Then, at some point in the not so distant past, the simulation portion of that actually got rolled into TinkerCAD, and so I got pulled along with the product I was working on into TinkerCAD. Just to let everybody know, the listeners here know, TinkerCAD is not just for 3D design. We’ve also added electronic simulation, including Arduino, and that falls right into I think the interest of the audience here, and so there’s now an electronic simulator in TinkerCAD where you can go and put down resistors, capacitors, logic devices, and also Arduino, and connect them up with virtual wires and break all the things that you want to because they don’t cost anything, and write your Arduino code, debug it, and all that right there. That’s how I got pulled into working on TinkerCAD.


Michael: Wow. That’s fantastic. We already learned a lot of stuff about TinkerCAD that I didn’t know. Ground Penetrating Radar. That sounds so sweet. I’m sure there’s lots of uses for it.


Joshua: Yeah.


Michael: It sounds pretty interesting.


Joshua: Yeah. Thanks. Yeah. It was very interesting, but way too much work.


Michael: Yeah. I got to tell you, this is going to show you a little bit how ignorant I am here, but just … Autodesk, their company and they make software for 3D, for like you said AutoCAD was one of them, and that is computer aided design like you mentioned. It’s basically professional design of shapes and stuff for manufacturing in different industries. Is that about right or …?


Joshua: Yeah. Absolutely. I mean, there’s a lot of focus on that. Autodesk creates generally across the board of products for computer design of real world things. For example, AutoCAD originated with architecture.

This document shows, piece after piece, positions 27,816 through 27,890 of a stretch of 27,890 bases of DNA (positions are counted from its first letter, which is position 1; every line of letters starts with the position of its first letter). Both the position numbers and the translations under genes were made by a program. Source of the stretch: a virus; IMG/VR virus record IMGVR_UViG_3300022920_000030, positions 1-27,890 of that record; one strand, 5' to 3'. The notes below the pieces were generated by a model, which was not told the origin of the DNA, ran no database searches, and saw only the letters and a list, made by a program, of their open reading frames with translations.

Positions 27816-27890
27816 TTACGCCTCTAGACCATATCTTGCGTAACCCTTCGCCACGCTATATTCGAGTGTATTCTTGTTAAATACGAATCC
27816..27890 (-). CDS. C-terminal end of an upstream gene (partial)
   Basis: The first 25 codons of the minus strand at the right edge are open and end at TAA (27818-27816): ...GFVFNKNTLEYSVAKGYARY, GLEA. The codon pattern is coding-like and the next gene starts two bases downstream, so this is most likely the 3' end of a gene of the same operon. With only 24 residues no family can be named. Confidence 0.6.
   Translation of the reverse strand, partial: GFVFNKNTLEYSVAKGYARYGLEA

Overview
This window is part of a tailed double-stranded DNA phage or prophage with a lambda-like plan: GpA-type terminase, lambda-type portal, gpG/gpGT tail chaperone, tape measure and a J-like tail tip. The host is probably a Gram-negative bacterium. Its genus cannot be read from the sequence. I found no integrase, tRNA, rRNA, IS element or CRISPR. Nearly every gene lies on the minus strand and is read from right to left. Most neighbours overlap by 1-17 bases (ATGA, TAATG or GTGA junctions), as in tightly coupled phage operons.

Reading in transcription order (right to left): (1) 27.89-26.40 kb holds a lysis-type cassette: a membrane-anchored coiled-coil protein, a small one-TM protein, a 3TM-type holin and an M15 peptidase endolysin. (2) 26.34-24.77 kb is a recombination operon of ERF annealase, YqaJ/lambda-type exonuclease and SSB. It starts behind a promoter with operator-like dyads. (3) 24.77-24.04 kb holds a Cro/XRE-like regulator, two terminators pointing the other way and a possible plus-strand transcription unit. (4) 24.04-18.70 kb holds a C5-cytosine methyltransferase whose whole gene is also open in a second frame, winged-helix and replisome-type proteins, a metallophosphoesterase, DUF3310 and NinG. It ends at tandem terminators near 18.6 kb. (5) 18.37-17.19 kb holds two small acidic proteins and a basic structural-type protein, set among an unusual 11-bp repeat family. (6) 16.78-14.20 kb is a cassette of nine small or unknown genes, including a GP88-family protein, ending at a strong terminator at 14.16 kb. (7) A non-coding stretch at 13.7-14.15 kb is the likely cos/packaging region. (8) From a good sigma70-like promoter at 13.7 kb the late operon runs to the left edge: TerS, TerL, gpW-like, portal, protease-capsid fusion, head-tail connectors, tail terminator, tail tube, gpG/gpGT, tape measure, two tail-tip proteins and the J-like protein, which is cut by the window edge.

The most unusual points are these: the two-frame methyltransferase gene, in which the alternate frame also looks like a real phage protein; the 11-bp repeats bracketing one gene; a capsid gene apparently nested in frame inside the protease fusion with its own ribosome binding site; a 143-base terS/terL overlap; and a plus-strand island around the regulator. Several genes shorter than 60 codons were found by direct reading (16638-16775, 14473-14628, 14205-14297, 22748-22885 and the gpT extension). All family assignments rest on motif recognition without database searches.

It’s also been expanded to do things along the lines of civil engineering and that kind of thing as well, but then, we’ve got design programs for movies and TV, for doing animation, and sketching, electronics, 3D design. There’s a huge gamut of products that Autodesk designs, and it’s really all about creating the tools so that our users can design whatever they want for the real world.


Michael: Okay. I see, and so TinkerCAD was along that line and it’s just maybe abstracting some of the higher level stuff into things that are just a little more user-friendly for somebody who needs to make an enclosure say for example for an electronics project or something along that line?


Joshua: Yeah. Yeah. TinkerCAD, it’s a free web-based tool, so there’s nothing to install, and it’s really designed for people who had really not had a whole lot of exposure to 3D design, specifically for 3D printing, but we also have professionals using it, so it’s kind of our, help people get a foot in the door, a program that’s one if its key points there, and so we try to approach everything as simply as possible for 3D design and for electronics.


Michael: That’s nice. That sounds a little bit like Arduino’s approach I feel like to their integrated development environment. It’s just really streamlined and straightforward. You can get stuff done, but there’s not a bazillion other things trying to pull in your attention.